The Alaska Legislature is close to a deal to avert a statewide government shutdown, legislative leaders say, and an agreement could come as quickly as Thursday.
“I think we, the Senate, should be done tomorrow. If it hits the floor, we’ll be done tomorrow,” said Senate President Pete Kelly, R-Fairbanks, in a Wednesday interview with the Empire.
“I think tomorrow will be a good day. I’m anticipating we’ll be out of there by the weekend. I think we’re that close,” said House Minority Leader Charisse Millett, R-Anchorage, on the same day.
In a brief hallway conversation, Speaker of the House Bryce Edgmon said he agrees with what Kelly said. Edgmon, busy in meetings and negotiations all day ─ members of the Senate Majority were seeing entering and leaving his office ─ did not have time for a more detailed conversation.
“I couldn’t say we have an agreement between leadership yet. That just hasn’t happened,” Kelly said early Wednesday afternoon, but one appeared imminent.
“I think you never know until you see a vote,” said Rep. Les Gara, D-Anchorage. “I would say that it seems like people are working with each other well.”
The Legislature must approve a state operating budget before July 1, the start of the state’s fiscal year, to avoid a shutdown of state services.
Until this week, lawmakers have been stalemated between positions held by the Republican-dominated Senate Majority and the coalition House Majority, which includes independents, Democrats and Republicans. The Senate Majority has advocated passage of a stopgap budget that uses savings to avoid a shutdown. The House Majority has demanded a comprehensive fiscal plan that avoids a shutdown and addresses Alaska’s $2.7 billion annual deficit.
Edgmon has said that tackling the deficit next year will be difficult because 2018 is an election year, and lawmakers will be reluctant to make unpopular choices in an election year. Furthermore, Alaska has only one year left in its Constitutional Budget Reserve.
Gov. Bill Walker broke the impasse when he called a second special session last week. Lawmakers were in its sixth day Wednesday. Walker put only one thing on the second special session agenda: the budget.
That meant the House Majority’s position was no longer sustainable because none of its supporting pieces ─ new taxes, cuts to oil drilling subsidies ─ were on the agenda.
“I think the governor limiting the call to the operating budget was the actual genesis (of a breakthrough),” Millett said. “Now you don’t have any leverage whether it’s (House Bill) 111 or the capital budget or with income taxes or with a broad-based tax. All of those things have been removed as distractions … and I think the clock is ticking.”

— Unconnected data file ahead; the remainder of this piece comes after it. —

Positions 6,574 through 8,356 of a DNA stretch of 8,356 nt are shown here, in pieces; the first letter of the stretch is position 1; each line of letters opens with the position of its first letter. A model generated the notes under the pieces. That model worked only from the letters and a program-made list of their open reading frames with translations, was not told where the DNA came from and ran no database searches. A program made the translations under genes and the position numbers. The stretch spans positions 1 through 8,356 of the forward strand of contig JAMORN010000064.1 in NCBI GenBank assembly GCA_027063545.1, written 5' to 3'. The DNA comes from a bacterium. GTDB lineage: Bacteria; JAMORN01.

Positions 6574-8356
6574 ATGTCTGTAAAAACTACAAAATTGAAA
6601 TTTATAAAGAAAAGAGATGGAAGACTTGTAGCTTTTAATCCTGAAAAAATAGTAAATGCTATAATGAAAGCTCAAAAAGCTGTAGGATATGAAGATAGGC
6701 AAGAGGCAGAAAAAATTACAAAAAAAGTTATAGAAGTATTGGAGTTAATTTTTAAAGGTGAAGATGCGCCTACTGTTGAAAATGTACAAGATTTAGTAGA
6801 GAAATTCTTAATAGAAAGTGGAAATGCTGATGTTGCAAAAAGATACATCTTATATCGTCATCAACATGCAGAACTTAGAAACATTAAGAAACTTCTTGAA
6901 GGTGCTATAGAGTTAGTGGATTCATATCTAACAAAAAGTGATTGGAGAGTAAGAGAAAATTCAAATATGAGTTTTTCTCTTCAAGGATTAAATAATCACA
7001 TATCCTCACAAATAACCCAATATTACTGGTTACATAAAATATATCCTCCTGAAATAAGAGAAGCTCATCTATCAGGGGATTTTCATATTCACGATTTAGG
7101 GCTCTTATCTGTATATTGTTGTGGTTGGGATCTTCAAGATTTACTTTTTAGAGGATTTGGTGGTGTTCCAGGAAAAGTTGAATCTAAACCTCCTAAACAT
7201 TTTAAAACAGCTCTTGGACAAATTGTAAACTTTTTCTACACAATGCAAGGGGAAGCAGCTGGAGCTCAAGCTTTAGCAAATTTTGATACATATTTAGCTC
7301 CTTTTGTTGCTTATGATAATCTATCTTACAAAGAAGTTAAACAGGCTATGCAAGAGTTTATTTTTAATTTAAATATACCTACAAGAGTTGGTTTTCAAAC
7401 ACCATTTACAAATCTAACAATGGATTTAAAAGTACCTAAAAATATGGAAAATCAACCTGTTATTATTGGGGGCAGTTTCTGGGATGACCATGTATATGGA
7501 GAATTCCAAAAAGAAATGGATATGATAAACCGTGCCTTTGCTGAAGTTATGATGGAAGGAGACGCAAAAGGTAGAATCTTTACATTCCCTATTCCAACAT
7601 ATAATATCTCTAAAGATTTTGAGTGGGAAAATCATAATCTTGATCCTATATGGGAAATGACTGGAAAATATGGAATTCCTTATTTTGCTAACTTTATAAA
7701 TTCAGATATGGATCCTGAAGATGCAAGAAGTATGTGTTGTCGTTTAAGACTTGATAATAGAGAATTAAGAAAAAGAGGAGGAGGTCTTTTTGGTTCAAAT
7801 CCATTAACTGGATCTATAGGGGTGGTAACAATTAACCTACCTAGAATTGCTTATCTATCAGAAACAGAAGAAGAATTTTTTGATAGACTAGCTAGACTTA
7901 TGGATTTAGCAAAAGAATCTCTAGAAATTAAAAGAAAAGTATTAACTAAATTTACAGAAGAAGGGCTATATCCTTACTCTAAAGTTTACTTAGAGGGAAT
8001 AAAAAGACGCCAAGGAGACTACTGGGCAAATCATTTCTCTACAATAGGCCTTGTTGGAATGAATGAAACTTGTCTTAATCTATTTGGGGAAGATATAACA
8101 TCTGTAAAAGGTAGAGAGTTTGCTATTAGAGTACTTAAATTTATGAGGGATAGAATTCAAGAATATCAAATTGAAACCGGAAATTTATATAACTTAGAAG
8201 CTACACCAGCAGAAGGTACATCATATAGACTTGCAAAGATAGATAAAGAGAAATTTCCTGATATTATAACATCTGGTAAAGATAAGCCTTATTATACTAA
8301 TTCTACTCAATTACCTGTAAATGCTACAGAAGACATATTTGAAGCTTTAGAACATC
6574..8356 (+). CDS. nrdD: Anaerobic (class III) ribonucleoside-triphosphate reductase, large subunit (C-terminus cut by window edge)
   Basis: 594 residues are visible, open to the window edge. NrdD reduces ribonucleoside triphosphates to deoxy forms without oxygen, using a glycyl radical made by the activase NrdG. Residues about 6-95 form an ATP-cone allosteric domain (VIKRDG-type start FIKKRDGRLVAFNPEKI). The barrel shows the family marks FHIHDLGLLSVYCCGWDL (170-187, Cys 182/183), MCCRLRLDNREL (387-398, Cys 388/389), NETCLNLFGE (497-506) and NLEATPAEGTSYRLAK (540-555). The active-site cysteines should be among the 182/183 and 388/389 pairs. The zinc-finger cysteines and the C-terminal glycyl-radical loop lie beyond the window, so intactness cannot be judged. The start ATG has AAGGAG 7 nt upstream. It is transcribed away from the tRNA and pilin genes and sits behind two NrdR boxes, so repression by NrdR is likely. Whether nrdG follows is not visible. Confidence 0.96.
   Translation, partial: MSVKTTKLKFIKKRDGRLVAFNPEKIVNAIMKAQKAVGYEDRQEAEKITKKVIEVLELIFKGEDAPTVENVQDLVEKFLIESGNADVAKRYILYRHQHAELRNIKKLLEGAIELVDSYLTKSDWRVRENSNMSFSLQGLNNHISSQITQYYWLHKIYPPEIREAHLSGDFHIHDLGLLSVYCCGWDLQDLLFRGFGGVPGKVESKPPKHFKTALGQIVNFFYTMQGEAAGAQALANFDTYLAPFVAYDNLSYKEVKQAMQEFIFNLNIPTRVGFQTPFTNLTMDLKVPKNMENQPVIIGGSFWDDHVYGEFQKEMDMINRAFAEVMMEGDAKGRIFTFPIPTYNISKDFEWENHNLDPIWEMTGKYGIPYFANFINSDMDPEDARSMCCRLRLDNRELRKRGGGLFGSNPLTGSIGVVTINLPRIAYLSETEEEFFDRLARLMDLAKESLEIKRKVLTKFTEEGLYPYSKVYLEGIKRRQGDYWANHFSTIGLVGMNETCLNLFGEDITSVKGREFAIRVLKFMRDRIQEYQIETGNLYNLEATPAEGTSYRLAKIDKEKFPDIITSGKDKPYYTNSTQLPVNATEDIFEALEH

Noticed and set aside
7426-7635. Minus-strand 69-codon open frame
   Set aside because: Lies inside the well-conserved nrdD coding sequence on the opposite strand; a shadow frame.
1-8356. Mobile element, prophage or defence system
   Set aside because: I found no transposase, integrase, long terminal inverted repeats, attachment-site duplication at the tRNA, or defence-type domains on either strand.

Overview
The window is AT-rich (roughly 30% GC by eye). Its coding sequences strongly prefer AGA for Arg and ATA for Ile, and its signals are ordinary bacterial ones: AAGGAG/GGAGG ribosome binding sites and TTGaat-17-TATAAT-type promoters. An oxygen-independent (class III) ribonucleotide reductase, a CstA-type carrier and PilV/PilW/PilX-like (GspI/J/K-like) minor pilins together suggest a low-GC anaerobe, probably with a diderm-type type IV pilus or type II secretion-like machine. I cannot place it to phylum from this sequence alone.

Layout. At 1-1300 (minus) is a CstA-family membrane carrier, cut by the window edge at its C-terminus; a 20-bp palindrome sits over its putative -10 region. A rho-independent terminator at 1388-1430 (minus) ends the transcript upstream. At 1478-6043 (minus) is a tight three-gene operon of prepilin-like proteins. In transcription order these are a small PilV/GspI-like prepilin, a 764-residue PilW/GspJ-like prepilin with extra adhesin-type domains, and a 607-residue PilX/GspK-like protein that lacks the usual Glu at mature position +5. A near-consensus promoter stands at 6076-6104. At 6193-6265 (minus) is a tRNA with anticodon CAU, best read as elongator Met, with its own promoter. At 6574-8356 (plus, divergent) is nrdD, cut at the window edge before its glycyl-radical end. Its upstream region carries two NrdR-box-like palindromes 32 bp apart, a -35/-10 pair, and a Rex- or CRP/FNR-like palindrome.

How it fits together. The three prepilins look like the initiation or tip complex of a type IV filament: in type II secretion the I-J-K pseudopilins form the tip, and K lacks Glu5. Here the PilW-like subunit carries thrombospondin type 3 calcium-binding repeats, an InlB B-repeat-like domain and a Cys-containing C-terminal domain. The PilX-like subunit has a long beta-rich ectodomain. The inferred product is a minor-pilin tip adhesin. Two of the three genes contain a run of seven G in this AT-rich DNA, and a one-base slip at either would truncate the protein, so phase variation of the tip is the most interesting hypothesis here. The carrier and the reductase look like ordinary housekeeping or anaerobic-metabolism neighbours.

With nothing else to consider, lawmakers have focused negotiations on how much to cut from the state’s operating budget. That has put the issue in the collective lap of the six-person conference committee assigned to reconcile the different budgets passed by the House and Senate earlier this year.
On Wednesday, that committee closed out all but a handful of isolated elements. It had previously agreed to some less controversial departmental budgets but this week has begun settling the “big four” departments that include most state spending.
Those four departments ─ education, health, transportation and the University of Alaska ─ had been targeted for significant cuts by the Senate Majority. The House Majority had resisted those cuts but is now compromising.
In one item approved Wednesday, the conference committee rejected a $16.2 million cut to the University of Alaska budget and instead approved an $8 million cut, half what the Senate had sought.
Contentious items still remain to be considered, including how much money the state will give to oil and gas drillers in subsidy payments, but there are few of those compared to what has already been done.
“Items are getting checked off all the time, so we’re getting closer all the time. There’s not too many open,” said Rep. Paul Seaton, R-Homer and House chairman of the conference committee.
The conference committee is scheduled to meet at 10 a.m. Thursday to complete its budget work. If it settles the last remaining elements, the budget would then go to the full House and full Senate. Each body has scheduled a floor session on Thursday and could vote as soon as it receives the budget.
The issue will then become whether there are enough votes to use the state’s Constitutional Budget Reserve to cover the deficit. A three-quarters vote of the Senate and a three-quarters vote of the House is needed. In the House, the support of Millett’s minority Republicans is required.
“We’ll caucus tomorrow and look at what gets closed out tomorrow in conference,” Millett said, not making a commitment. “All 18 of our members need to understand what we’re asking with that CBR vote.”
She’d like to see her caucus vote together but understands that some “super-fiscal conservatives” may not be willing to do so.
In the end, how close are legislators to a deal?
“Closer than we’ve ever been before,” said Sen. Donny Olson, D-Nome and the Senate Minority member of the budget conference committee.
Contact reporter James Brooks at firstname.lastname@example.org or call 419-7732.